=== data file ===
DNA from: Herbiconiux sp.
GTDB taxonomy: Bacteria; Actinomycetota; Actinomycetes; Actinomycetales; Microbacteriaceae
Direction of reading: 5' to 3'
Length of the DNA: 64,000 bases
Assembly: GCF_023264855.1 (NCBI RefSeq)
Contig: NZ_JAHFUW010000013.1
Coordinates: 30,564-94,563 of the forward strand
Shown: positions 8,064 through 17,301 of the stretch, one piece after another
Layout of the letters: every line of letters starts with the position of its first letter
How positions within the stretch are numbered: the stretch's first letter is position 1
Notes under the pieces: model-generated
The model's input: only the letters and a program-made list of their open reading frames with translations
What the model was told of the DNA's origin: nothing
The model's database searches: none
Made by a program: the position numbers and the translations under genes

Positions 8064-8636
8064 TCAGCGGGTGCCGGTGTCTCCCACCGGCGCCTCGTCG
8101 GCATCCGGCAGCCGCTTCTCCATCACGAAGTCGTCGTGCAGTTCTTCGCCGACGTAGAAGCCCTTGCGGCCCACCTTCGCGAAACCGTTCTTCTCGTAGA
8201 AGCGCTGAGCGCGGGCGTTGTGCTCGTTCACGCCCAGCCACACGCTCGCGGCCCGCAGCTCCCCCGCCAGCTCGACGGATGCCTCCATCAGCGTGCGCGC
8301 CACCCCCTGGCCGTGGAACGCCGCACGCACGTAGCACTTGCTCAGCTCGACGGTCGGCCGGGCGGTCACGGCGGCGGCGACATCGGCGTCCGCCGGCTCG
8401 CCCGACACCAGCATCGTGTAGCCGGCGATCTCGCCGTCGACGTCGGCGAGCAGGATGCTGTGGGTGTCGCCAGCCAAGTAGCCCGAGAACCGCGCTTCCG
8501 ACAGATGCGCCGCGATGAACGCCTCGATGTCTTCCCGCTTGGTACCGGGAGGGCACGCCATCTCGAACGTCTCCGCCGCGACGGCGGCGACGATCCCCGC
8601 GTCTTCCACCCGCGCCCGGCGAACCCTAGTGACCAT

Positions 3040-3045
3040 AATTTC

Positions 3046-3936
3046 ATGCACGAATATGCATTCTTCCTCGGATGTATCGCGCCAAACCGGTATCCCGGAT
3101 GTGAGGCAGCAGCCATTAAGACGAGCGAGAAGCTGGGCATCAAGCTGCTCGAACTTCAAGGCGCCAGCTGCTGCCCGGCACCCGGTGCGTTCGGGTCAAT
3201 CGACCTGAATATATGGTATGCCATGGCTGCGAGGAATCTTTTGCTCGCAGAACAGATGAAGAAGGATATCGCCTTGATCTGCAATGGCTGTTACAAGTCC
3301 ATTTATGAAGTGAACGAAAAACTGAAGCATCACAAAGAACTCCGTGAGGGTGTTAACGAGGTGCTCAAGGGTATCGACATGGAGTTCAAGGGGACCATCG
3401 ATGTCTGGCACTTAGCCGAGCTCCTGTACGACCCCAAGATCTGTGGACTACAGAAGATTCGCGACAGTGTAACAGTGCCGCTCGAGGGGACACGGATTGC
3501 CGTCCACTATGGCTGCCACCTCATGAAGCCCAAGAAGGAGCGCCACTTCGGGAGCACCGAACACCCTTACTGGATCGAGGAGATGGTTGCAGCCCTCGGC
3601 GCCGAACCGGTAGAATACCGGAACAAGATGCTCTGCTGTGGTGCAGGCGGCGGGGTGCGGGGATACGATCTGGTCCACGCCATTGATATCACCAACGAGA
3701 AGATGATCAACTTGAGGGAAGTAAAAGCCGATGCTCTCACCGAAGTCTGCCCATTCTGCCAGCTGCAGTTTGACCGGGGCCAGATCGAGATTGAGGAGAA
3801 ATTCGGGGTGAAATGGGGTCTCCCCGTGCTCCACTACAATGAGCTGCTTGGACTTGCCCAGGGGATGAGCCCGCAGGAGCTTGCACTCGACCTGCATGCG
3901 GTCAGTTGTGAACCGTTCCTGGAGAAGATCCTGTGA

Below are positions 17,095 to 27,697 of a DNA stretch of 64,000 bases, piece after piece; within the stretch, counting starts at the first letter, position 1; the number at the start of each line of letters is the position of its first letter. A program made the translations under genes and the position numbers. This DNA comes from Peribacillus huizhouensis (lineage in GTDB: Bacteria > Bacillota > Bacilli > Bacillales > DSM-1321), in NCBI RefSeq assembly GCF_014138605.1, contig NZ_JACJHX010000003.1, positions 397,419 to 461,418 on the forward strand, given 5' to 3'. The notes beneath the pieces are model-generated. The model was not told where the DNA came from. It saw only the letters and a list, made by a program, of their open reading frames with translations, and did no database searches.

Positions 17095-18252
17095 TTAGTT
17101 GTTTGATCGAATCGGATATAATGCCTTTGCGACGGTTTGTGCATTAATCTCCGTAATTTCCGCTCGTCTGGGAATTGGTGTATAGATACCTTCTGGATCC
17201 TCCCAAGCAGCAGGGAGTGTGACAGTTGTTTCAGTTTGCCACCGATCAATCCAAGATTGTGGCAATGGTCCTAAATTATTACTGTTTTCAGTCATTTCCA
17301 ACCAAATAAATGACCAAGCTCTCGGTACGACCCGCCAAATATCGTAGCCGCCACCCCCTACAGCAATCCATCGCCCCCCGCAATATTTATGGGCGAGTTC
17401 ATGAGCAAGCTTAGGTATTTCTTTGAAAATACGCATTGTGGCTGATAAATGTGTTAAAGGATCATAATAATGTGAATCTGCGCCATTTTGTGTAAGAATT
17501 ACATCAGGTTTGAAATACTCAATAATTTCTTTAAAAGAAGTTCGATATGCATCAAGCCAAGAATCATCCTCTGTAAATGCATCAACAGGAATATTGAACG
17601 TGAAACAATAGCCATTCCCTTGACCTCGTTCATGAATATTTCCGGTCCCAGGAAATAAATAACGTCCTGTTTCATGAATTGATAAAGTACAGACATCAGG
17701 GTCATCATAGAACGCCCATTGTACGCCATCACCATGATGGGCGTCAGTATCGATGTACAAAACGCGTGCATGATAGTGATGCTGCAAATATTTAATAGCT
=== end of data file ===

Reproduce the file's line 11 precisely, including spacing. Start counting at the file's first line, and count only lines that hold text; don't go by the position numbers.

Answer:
Notes under the pieces: model-generated